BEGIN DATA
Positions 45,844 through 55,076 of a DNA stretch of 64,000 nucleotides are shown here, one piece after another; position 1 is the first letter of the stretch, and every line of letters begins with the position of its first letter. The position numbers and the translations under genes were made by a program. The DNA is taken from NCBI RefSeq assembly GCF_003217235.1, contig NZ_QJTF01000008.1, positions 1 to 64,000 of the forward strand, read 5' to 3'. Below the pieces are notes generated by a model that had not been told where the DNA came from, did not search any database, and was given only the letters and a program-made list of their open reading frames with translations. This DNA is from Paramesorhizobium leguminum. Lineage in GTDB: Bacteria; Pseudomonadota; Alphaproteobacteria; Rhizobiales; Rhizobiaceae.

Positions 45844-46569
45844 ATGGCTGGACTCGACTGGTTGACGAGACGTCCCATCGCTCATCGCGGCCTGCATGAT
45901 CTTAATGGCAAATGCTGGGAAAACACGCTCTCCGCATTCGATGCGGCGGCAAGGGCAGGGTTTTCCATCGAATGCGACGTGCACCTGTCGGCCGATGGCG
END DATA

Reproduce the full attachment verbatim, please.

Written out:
Positions 45,844 through 55,076 of a DNA stretch of 64,000 nucleotides are shown here, one piece after another; position 1 is the first letter of the stretch, and every line of letters begins with the position of its first letter. The position numbers and the translations under genes were made by a program. The DNA is taken from NCBI RefSeq assembly GCF_003217235.1, contig NZ_QJTF01000008.1, positions 1 to 64,000 of the forward strand, read 5' to 3'. Below the pieces are notes generated by a model that had not been told where the DNA came from, did not search any database, and was given only the letters and a program-made list of their open reading frames with translations. This DNA is from Paramesorhizobium leguminum. Lineage in GTDB: Bacteria; Pseudomonadota; Alphaproteobacteria; Rhizobiales; Rhizobiaceae.

Positions 45844-46569
45844 ATGGCTGGACTCGACTGGTTGACGAGACGTCCCATCGCTCATCGCGGCCTGCATGAT
45901 CTTAATGGCAAATGCTGGGAAAACACGCTCTCCGCATTCGATGCGGCGGCAAGGGCAGGGTTTTCCATCGAATGCGACGTGCACCTGTCGGCCGATGGCG